Serving the underserved and alleviating fears of the dentist—Dr. Darleen Oleski aims to do both at The Wright Center’s recently expanded oral health clinic. In addition to her role at The Wright Center, Dr. Oleski operates a private practice and has been recently appointed Chairman of the Government Relations Committee of the Pennsylvania Dental Association.
Why did you become a dentist? Watching my dentist during my appointment inspired me when I was just 4-years-old. I can still remember what his office looked like, and how great he made me feel. Later, in high school and college, I shadowed Dr. Umerich, our family dentist. I learned that I loved the ability to create with my hands and improve patient’s smiles and health.
Lessons learned in dental school: I learned how to be accountable for myself, since it was my first time living away from my family. I also met people from many different backgrounds and cultures for the first time, which helped me to become more open-minded. Living in Philadelphia also showed me the social and financial challenges that people have in larger cities.
Why did you decide to join The Wright Center? I saw an unfulfilled need in our community that I could not fulfill in my private practice. Our community has had an increase in dental decay and infection, leading many to seek out care in hospitals. However, hospitals are not equipped to handle dental issues adequately and patients cannot find dentists who accept their insurance, driving up costs. I had a conversation with Dr. Linda Thomas-Hemak—a strong advocate for improving population health—about what she had created at The Wright Center. The Wright Center’s oral health clinic was started 3-and-a-half-years ago with the hope of educating people about oral health while providing basic dental services.
What does it mean to be the Chairman of the Government Relations Committee of the PA Dental Association? The Government Relations Committee of the PA Dental Association works to protect the welfare of our patients and our profession. We act as liaisons between the dentists, the State Board of Dentistry, patient advocates and lobbyists, and try to review and comment on proposed state government legislation related to the health of our patients. It is a challenge, as there many issues that we are being asked to comment on. However, I am honored to work towards a better system for all.
Common misconception about oral health: “I have always had bad teeth, so I should probably just have them all pulled and get dentures.” Dentures will only give you 50% of your chewing ability back, will interfere with the way you speak and compromise the way your food tastes. Dentures can also cause a mouth infections and irritation. Prevention is key—just seeing a dentist every six months for dental cleanings and yearly x-rays can prevent most issues.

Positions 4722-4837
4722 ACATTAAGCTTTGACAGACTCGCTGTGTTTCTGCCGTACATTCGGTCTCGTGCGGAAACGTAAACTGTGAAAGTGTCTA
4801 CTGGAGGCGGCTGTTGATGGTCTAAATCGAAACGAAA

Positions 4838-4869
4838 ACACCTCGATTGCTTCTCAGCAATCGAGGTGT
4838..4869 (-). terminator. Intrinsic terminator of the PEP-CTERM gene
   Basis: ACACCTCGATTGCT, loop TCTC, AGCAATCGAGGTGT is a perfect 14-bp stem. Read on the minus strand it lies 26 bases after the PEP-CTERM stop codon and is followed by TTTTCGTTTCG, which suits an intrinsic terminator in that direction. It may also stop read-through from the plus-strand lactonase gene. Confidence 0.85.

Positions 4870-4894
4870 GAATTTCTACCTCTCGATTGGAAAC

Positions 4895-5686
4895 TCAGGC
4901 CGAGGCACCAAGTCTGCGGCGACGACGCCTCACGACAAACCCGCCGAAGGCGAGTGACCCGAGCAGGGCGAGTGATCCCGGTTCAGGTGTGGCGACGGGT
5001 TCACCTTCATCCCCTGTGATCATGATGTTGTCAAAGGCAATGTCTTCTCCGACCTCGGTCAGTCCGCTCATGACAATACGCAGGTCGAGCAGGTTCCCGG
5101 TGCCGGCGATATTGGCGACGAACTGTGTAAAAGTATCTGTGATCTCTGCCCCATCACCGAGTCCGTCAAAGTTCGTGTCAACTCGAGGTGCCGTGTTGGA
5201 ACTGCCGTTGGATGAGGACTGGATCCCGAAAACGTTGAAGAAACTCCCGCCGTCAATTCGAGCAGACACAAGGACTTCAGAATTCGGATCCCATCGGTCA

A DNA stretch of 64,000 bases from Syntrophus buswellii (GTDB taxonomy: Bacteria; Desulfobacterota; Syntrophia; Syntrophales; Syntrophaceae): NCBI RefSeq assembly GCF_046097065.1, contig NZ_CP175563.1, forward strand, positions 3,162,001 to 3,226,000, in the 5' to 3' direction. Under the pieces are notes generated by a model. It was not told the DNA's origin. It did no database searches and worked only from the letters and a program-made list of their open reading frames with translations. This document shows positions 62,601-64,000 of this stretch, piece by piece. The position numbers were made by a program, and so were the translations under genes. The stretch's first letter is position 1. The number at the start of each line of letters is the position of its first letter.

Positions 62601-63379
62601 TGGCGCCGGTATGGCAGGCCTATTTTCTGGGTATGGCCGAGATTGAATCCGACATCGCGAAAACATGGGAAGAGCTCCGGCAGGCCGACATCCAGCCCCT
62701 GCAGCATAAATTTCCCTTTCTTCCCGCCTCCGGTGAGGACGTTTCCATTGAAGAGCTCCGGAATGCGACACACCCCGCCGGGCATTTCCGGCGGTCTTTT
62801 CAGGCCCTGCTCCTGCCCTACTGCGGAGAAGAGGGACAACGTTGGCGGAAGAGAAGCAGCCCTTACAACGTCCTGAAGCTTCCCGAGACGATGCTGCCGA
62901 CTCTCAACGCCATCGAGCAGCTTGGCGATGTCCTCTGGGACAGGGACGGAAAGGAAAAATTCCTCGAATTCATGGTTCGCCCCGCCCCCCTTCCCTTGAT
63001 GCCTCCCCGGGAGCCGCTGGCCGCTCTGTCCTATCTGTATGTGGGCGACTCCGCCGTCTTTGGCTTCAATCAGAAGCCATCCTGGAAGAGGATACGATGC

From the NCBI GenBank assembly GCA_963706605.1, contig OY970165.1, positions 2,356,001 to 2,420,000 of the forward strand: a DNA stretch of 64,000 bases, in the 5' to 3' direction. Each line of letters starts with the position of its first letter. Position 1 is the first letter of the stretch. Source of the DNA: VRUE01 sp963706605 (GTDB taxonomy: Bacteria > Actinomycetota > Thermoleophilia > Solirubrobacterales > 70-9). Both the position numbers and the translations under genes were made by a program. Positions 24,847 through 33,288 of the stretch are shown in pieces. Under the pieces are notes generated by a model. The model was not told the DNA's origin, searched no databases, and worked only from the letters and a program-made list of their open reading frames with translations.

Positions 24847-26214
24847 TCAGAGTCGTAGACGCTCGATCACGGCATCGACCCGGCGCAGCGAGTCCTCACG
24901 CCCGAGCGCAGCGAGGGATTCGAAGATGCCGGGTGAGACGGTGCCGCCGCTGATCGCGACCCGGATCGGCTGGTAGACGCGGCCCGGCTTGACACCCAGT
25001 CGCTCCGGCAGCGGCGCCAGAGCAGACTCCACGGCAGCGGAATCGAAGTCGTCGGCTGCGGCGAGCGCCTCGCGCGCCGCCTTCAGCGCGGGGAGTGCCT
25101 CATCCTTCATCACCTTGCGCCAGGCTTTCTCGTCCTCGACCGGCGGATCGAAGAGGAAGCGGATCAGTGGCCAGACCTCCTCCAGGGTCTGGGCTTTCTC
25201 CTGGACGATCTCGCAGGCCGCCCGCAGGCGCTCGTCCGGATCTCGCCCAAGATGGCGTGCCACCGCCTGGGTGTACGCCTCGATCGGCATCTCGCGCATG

Best part of your profession: Helping people feel better, whether that is getting patients out of pain or improving their smile.
Worst part of my profession: Not being able to help people due to socioeconomic, psychosocial or psychological constraints. Dentistry can be expensive from the patient and the doctor’s perspective. It’s also very hard psychologically to have a first-time patient say, “I hate the dentist.” So many people have fears relating to dentistry, and sometimes their oral health suffers as a result. Thankfully, oral health providers including myself are working to make people more comfortable, one visit at a time.
Benefits of the oral health clinic expansion at The Wright Center for Primary Care Mid Valley: We can treat more patients who need our care the most. The dental clinic is looking forward to continuing to expand on the dental services we provide. We are adding additional clinic hours and additional providers to meet the needs of our community.
If you weren’t a dentist, what would you do? I probably would have pursued a career as an orchestral musician. Believe it or not, my other passion is music. I have been a concert musician for about 39 years and I have never lost my love for music and the joy it brings.
Hobbies: I have been playing oboe in the Wyoming Seminary Civic Symphony for over 10 years and have played with my daughters, who are violinists, for a number of years, too. I am also a runner – at times, more active than others. Over 10 years ago I got involved with the Steamtown Marathon because of the amazing work they do for the children of St. Joseph’s Center. When I ran the marathon and saw the children of St. Joe’s cheering for us on the top of Electric Street, I just knew those volunteers were doing something positive for the community. I currently serve as a registration chairman.
Family: I have two daughters, Julia and Rachel, who are students at the University of Scranton. We are animal lovers, and have four dogs and two cats!
Oral health tip: Parents, watch the amount of sugar in your child’s diet and encourage them to only drink water between meals. Brush and floss before bedtime, and be sure to assist children 10 and under. Dentists want to see your child by their first birthday or when they get their first tooth! We want to educate parents and develop a relationship with children while they are young to prevent future fears of the dentist.